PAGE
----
Clearwire Validates Skepticism About Wireless as Last-Mile Solution

Clearwire, which brags that it built the first 4G network in the country, is under assault from its customers.

Customers began complaining in mid-2010 that Clearwire had begun to throttle their home Internet connections, sometimes as slow as 256Kbps. It wasn't clear (ba-dum ching) at the time as to what standard Clearwire was using in order to trigger the throttling—some users were told about monthly usage caps while others were simply told that there were certain times of day in which the network would be congested. Customers were frustrated at this lack of transparency, and complaints began piling up all over the Web.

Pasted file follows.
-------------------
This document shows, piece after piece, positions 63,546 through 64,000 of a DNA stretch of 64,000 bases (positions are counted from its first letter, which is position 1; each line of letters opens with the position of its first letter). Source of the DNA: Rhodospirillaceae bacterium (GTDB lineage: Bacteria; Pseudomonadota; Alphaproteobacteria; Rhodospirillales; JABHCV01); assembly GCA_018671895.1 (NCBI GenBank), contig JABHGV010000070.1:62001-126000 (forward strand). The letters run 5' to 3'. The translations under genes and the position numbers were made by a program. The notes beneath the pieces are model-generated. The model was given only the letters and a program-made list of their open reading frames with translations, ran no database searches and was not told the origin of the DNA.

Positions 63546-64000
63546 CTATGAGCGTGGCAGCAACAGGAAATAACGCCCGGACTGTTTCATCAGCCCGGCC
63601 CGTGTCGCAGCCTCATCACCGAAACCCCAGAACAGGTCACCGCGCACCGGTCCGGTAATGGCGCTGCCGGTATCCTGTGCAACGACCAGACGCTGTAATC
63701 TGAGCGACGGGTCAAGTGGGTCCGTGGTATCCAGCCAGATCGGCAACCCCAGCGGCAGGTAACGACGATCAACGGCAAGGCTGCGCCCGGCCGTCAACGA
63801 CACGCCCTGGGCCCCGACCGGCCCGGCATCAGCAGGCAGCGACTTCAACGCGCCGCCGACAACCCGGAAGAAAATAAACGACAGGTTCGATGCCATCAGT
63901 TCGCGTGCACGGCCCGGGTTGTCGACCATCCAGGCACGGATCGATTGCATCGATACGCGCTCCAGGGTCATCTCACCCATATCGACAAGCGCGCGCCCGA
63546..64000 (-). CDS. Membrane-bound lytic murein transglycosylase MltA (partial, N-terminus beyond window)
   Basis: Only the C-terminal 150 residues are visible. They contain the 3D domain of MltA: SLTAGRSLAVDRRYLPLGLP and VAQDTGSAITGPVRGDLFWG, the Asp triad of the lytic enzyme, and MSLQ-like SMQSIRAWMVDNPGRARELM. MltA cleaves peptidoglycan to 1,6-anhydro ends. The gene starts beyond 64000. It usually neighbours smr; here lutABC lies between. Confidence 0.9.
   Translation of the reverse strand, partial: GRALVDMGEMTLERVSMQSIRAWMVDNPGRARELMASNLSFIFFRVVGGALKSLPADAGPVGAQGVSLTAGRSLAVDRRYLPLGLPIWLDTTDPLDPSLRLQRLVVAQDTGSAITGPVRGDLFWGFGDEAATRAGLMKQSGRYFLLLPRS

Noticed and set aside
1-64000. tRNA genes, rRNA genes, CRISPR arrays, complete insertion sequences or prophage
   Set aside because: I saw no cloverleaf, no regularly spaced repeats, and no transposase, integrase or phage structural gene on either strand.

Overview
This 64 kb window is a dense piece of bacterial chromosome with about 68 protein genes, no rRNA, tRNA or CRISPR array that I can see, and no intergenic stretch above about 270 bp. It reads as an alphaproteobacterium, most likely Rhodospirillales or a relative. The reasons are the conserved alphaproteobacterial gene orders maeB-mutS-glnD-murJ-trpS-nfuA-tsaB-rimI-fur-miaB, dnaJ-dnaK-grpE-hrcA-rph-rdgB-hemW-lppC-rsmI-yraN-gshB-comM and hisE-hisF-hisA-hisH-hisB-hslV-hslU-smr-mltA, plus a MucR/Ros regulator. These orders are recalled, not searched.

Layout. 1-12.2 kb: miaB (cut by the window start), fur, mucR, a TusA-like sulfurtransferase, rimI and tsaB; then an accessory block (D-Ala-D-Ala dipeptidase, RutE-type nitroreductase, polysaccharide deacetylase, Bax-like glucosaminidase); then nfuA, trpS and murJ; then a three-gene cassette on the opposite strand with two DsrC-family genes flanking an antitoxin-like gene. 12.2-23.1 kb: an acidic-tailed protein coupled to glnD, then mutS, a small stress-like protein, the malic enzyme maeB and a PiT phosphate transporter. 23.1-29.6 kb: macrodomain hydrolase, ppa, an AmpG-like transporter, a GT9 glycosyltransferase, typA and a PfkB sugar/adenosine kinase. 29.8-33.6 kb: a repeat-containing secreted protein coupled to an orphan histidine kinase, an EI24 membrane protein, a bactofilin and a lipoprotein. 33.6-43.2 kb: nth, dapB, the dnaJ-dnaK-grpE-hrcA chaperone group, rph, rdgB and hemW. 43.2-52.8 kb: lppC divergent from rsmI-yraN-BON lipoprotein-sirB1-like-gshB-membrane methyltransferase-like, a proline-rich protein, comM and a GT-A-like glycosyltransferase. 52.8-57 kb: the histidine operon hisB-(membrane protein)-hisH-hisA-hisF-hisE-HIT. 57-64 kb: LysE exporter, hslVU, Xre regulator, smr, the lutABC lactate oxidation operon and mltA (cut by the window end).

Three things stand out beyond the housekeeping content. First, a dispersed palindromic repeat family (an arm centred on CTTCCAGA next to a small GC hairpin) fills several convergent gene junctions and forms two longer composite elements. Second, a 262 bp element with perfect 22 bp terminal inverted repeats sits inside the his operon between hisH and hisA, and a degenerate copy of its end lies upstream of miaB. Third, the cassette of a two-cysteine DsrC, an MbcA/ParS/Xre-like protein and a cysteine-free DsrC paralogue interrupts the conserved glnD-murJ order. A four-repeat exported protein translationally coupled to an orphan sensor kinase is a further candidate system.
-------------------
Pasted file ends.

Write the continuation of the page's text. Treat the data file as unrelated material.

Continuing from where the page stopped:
We were told for years that WiMax would obviate the need for last-mile wired connections. Now we are told that 4G LTE will solve those problems - and gullible reporters gush about how fast their connections are in these early days as the network is built. This is akin to driving on a metro interstate at 3AM and wondering why anyone would ever complain about rush hour traffic. 4G networks will likely be much better than 3G (it is a higher number, after all) but it remains to be seen how well they perform in real world conditions when many devices can actually attach and congest them.

We remain skeptical of wireless as a solution to last-mile problems. Wireless does little more than take a high-capacity wired connection and split it among hundreds or thousands of users - while reducing its reliability.